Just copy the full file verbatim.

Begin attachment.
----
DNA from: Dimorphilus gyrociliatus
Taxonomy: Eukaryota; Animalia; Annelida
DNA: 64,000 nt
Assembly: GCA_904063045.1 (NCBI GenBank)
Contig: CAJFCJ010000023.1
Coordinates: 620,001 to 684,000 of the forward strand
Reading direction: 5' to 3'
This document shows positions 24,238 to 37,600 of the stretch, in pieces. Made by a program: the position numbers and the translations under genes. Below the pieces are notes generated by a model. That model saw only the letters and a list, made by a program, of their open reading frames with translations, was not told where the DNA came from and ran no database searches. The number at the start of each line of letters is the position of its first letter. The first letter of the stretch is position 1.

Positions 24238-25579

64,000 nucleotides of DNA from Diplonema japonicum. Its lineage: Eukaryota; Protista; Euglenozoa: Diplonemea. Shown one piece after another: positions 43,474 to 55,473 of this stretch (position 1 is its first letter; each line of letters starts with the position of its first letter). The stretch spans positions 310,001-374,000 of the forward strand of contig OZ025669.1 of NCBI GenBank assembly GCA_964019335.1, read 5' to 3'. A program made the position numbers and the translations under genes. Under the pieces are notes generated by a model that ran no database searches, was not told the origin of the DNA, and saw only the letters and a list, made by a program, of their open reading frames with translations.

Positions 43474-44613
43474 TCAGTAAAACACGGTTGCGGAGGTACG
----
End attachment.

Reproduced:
DNA from: Dimorphilus gyrociliatus
Taxonomy: Eukaryota; Animalia; Annelida
DNA: 64,000 nt
Assembly: GCA_904063045.1 (NCBI GenBank)
Contig: CAJFCJ010000023.1
Coordinates: 620,001 to 684,000 of the forward strand
Reading direction: 5' to 3'
This document shows positions 24,238 to 37,600 of the stretch, in pieces. Made by a program: the position numbers and the translations under genes. Below the pieces are notes generated by a model. That model saw only the letters and a list, made by a program, of their open reading frames with translations, was not told where the DNA came from and ran no database searches. The number at the start of each line of letters is the position of its first letter. The first letter of the stretch is position 1.

Positions 24238-25579

64,000 nucleotides of DNA from Diplonema japonicum. Its lineage: Eukaryota; Protista; Euglenozoa: Diplonemea. Shown one piece after another: positions 43,474 to 55,473 of this stretch (position 1 is its first letter; each line of letters starts with the position of its first letter). The stretch spans positions 310,001-374,000 of the forward strand of contig OZ025669.1 of NCBI GenBank assembly GCA_964019335.1, read 5' to 3'. A program made the position numbers and the translations under genes. Under the pieces are notes generated by a model that ran no database searches, was not told the origin of the DNA, and saw only the letters and a list, made by a program, of their open reading frames with translations.

Positions 43474-44613
43474 TCAGTAAAACACGGTTGCGGAGGTACG